Dopaminergic neuron-specific oxidative stress caused by dopamine itself

Research output: Contribution to journalReview articlepeer-review

134 Citations (Scopus)


Oxidative stress, including the reactive oxygen or nitrogen species generated in the enzymatical oxidation or auto-oxidation of an excess amount of dopamine, is thought to play an important role in dopaminergic neurotoxicity. Dopamine and its metabolites containing 2 hydroxyl residues exert cytotoxicity in dopaminergic neuronal cells, primarily due to the generation of highly reactive dopamine and DOPA quinones. Dopamine and DOPA quinones may irreversibly alter protein function through the formation of 5-cysteinyl-catechols on the proteins. Furthermore, the quinone formation is closely linked to other representative hypotheses such as mitochondrial dysfunction, inflammation, oxidative stress, and dysfunction of the ubiquitin-proteasome system, in the pathogenesis of neurodegenerative diseases. Therefore, pathogenic effects of the dopamine quinone have recently focused on dopaminergic neuron-specific oxidative stress. In this article, we primarily review recent studies on the pathogenicity of quinone formation, in addition to several neuroprotective approaches against dopamine quinone-induced dysfunction of dopaminergic neurons. Copyright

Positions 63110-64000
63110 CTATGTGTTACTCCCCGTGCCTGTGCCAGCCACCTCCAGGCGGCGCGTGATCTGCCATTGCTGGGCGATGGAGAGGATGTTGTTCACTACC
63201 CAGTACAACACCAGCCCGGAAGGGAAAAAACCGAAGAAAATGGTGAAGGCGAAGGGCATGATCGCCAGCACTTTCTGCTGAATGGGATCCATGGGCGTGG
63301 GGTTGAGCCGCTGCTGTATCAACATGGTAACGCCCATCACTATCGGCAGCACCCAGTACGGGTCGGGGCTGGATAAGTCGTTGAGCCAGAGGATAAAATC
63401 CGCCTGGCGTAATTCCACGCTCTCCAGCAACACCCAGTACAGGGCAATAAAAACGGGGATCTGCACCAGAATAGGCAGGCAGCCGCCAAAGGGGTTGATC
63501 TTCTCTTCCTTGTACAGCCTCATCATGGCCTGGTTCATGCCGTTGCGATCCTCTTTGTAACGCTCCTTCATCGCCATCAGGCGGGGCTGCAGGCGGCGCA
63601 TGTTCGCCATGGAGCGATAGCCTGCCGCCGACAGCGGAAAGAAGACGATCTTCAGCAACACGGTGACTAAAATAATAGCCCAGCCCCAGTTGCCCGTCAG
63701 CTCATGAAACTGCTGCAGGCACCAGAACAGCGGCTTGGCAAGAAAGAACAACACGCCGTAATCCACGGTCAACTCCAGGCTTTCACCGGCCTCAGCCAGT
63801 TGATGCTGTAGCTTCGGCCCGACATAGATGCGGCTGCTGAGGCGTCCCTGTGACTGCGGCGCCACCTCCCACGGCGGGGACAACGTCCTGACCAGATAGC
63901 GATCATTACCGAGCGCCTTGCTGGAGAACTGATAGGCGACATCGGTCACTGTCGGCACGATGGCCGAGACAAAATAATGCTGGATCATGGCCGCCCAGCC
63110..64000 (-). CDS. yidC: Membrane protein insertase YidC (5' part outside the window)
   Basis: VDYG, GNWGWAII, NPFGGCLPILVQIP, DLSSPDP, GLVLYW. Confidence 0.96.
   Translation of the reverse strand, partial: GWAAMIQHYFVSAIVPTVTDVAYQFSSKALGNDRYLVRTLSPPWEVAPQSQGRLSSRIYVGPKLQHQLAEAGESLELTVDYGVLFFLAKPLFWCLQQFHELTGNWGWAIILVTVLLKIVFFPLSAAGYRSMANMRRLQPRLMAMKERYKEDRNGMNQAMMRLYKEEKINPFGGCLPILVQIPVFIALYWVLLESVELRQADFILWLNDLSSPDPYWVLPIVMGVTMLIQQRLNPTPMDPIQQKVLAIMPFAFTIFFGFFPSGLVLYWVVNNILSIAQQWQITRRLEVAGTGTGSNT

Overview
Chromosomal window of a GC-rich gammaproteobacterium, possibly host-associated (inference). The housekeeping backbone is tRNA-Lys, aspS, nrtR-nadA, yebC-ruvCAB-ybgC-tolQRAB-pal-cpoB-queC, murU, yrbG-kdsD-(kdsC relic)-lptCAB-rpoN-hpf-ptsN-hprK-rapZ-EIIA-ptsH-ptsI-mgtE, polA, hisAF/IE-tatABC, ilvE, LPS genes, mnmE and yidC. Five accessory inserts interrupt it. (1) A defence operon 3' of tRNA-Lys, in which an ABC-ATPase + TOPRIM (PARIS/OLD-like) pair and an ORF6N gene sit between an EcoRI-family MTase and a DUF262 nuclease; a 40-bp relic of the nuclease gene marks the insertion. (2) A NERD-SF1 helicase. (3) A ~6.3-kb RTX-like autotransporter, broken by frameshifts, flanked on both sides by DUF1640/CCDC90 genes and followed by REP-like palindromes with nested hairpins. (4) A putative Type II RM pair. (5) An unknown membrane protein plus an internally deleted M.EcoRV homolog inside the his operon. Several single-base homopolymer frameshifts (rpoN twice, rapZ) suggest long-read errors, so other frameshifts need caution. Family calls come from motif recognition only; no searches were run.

Original languageEnglish
Article number1
JournalActa medica Okayama
Issue number3
Publication statusPublished - Jun 2008


  • Dopamine quinone
  • L-DOPA
  • Methamphetamine
  • Parkinson's disease
  • Quinoprotein

ASJC Scopus subject areas

  • Biochemistry, Genetics and Molecular Biology(all)


Dive into the research topics of 'Dopaminergic neuron-specific oxidative stress caused by dopamine itself'. Together they form a unique fingerprint.

Cite this